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Thain's Massive Pay Cut

John Thain, the new CEO of CIT Group, seems to be down a pay grade or five since he made more than $80 million in 2007 at the helm of Merrill Lynch.
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Updated to correct the value of Goldman CEO Blankfein's stock compensation.



) -- What a difference a crisis makes for

CIT Group

(CIT) - Get CIT Group Inc. Report

's new boss, John Thain.

In 2010, Thain will likely make less than 10 percent of the $83.1 million he took home at

Merrill Lynch

in 2007, when he earned more than any other CEO of an S&P 500 company, according to a 2008

Associated Press

study. That is an especially impressive feat, considering Thain joined Merrill from

NYSE Euronext


in November of that year.

According to a filing by CIT with the Securities and Exchange Commission on Monday, Thain will earn a $500,000 base salary and a "long-term incentive award" that is "expected" to be worth $1.5 million. He will also earn $5.5 million in restricted stock, $2.5 million of which he will have to hold for at least a year, with the remaining $3 million subject to a three-year holding period.

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CRT Group analysts Kevin Starke and Robert Goodman wrote Monday that CIT was getting Thain for "a relatively bargain price compared to other financial services industry CEOs and to what he was paid previously at Merrill." However, while they praised the fact that most of Thain's pay is in stock, they argued that the one- and three-year holding periods are "relatively short-dated" and aren't as effective an indication of long-term confidence as stock options might have been.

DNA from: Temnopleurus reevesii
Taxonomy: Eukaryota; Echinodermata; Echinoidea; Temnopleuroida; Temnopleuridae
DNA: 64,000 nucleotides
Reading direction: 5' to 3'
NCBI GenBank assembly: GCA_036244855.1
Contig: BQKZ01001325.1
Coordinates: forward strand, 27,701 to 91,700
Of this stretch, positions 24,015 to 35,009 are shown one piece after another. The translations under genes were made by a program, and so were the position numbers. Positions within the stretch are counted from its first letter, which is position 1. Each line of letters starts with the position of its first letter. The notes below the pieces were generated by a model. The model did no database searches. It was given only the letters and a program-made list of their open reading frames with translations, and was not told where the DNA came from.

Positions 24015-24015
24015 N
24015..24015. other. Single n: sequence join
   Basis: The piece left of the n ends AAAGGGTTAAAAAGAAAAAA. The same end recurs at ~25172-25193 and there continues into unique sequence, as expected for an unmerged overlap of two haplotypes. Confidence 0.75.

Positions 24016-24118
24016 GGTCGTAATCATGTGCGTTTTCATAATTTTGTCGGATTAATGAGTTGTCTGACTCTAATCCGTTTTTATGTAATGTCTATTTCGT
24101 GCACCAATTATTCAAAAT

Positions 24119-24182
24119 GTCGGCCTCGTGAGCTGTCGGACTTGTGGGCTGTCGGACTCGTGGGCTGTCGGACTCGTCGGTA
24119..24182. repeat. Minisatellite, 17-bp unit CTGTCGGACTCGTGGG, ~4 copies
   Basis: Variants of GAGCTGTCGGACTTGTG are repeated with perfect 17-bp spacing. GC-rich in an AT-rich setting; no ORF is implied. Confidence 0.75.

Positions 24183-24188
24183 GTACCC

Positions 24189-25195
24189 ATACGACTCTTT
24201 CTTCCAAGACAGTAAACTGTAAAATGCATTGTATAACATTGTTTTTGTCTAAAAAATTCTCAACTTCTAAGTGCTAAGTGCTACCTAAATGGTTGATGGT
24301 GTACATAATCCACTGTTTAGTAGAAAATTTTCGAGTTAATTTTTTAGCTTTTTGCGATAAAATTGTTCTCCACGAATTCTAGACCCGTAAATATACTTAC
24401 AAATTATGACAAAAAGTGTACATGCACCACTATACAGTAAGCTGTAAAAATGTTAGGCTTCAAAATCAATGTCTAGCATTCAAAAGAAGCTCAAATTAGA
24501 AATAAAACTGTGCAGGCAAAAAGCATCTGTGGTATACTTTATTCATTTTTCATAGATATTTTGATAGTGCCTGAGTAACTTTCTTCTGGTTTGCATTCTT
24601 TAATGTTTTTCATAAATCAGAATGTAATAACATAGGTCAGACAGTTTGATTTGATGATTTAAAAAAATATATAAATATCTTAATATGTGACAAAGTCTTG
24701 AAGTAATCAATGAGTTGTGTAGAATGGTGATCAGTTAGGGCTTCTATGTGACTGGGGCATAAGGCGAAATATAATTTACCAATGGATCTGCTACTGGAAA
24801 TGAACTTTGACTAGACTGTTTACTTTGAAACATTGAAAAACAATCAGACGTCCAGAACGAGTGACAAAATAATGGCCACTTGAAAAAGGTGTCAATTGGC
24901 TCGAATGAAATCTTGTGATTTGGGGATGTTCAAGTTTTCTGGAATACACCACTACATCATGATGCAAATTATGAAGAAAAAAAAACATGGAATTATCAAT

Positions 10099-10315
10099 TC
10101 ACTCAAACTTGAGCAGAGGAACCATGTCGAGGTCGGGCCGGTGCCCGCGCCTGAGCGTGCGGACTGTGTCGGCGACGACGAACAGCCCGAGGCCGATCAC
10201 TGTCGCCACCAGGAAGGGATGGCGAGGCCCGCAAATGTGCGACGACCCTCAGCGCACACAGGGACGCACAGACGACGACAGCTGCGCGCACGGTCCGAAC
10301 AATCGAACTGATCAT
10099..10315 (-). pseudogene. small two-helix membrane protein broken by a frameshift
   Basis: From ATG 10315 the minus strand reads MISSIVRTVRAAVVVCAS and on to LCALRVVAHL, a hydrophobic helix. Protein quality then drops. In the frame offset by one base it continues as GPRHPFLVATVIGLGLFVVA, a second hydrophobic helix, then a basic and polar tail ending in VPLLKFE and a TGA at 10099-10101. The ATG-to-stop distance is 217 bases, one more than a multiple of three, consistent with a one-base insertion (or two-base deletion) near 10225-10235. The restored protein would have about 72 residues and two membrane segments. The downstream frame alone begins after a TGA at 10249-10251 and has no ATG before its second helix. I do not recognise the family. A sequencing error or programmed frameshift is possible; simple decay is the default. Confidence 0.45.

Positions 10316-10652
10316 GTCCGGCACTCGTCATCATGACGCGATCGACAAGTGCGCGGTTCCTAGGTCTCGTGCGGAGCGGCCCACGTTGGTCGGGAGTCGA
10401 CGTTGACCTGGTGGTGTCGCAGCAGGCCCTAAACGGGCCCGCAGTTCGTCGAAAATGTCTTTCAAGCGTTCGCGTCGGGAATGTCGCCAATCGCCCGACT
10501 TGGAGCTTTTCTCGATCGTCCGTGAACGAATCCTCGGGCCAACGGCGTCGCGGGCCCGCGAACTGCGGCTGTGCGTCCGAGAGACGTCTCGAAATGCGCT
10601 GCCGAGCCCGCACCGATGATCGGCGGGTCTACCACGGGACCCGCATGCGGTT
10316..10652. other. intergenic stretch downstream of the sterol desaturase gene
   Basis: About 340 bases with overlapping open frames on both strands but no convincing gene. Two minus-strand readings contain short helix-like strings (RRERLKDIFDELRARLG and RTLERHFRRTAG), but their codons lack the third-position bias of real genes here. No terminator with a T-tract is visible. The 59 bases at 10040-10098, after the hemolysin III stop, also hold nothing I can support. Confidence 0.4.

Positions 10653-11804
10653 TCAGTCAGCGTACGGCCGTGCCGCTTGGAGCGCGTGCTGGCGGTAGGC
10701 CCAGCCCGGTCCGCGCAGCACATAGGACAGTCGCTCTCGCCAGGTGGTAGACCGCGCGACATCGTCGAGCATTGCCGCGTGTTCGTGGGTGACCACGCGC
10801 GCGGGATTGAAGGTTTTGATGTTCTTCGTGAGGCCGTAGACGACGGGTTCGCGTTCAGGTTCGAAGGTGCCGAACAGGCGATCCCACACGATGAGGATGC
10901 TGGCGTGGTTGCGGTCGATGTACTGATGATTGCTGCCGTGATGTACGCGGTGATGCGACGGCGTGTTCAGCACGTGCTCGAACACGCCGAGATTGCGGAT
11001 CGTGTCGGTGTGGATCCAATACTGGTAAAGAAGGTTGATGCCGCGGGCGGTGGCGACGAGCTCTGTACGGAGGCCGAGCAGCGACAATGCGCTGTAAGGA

Thain may look like a bargain compared to many financial services CEOs, but not alongside the $9 million

Goldman Sachs

(GS) - Get Goldman Sachs Group, Inc. Report

' boss Lloyd Blankfein made in stock awards in 2009, nor the $17million worth of shares granted to

JPMorgan Chase

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chief Jamie Dimon.

Thain, a longtime Goldman executive, got credit for turning around NYSE Euronext, though the fact that the stock has collapsed since he left in late 2007 also suggests his timing couldn't have been better. Thain also showed good timing at Merrill, selling the company to

Bank of America

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in September 2008 for $50 billion when shareholders could easily have ended up getting wiped out.

CIT Group shareholders, of course, are counting on a long-term rebuilding effort, and they don't appear to be wowed by the hire. After bidding up the stock more than 4% Monday morning, it was up less than 1% by the early afternoon. The CRT analysts note the new job is a bit of a departure for Thain, as he has never run a deposit-focused lender.


Written by Dan Freed in New York